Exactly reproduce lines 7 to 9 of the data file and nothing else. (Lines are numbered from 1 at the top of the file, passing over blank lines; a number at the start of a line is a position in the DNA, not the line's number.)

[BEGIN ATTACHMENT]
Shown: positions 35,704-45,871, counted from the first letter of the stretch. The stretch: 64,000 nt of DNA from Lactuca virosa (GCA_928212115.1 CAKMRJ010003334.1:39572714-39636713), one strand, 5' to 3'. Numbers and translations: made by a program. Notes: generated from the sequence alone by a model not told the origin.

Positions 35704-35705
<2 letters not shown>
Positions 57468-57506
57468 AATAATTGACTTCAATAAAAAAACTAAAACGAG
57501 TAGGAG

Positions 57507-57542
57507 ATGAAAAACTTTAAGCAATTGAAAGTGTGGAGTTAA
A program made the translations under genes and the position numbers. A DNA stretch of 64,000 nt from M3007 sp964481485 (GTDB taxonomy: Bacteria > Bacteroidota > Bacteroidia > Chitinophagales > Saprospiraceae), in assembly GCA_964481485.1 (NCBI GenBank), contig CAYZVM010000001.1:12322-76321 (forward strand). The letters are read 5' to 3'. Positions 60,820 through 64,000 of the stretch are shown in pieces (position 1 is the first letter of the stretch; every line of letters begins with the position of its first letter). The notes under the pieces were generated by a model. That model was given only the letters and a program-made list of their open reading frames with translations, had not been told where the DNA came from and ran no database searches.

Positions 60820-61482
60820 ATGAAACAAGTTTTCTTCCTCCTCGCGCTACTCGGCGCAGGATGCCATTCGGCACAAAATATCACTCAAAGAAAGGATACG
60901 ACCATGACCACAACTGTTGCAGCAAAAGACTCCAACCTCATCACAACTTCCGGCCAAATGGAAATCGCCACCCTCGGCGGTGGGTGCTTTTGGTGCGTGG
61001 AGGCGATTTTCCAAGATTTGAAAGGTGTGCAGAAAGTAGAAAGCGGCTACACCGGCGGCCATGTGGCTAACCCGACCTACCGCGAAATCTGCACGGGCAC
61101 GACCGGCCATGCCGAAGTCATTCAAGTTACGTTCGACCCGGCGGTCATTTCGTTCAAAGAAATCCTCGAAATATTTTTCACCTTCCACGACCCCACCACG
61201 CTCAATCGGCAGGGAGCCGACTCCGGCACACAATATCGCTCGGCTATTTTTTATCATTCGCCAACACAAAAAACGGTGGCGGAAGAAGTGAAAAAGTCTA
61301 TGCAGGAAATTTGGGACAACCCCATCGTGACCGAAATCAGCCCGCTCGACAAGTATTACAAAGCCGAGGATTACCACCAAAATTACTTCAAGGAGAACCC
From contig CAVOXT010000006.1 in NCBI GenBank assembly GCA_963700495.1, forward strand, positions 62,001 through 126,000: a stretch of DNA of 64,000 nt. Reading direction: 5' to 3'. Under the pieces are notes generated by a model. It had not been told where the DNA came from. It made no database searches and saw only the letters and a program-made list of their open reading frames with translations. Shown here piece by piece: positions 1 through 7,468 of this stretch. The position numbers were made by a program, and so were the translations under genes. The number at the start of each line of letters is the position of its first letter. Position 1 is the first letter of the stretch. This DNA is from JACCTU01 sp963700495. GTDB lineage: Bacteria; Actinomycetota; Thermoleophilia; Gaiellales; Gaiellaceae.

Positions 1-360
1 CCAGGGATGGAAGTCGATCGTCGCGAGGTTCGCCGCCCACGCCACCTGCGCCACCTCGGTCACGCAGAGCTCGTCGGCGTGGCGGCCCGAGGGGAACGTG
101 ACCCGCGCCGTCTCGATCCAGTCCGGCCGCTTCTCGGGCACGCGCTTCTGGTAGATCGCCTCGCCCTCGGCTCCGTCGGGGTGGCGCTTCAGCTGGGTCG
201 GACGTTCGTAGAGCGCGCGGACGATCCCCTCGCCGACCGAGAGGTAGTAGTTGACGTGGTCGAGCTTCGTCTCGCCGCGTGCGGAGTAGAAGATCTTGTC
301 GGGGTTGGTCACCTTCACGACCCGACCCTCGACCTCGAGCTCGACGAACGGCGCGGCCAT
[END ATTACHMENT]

Positions 57507-57542
57507 ATGAAAAACTTTAAGCAATTGAAAGTGTGGAGTTAA
A program made the translations under genes and the position numbers. A DNA stretch of 64,000 nt from M3007 sp964481485 (GTDB taxonomy: Bacteria > Bacteroidota > Bacteroidia > Chitinophagales > Saprospiraceae), in assembly GCA_964481485.1 (NCBI GenBank), contig CAYZVM010000001.1:12322-76321 (forward strand). The letters are read 5' to 3'. Positions 60,820 through 64,000 of the stretch are shown in pieces (position 1 is the first letter of the stretch; every line of letters begins with the position of its first letter). The notes under the pieces were generated by a model. That model was given only the letters and a program-made list of their open reading frames with translations, had not been told where the DNA came from and ran no database searches.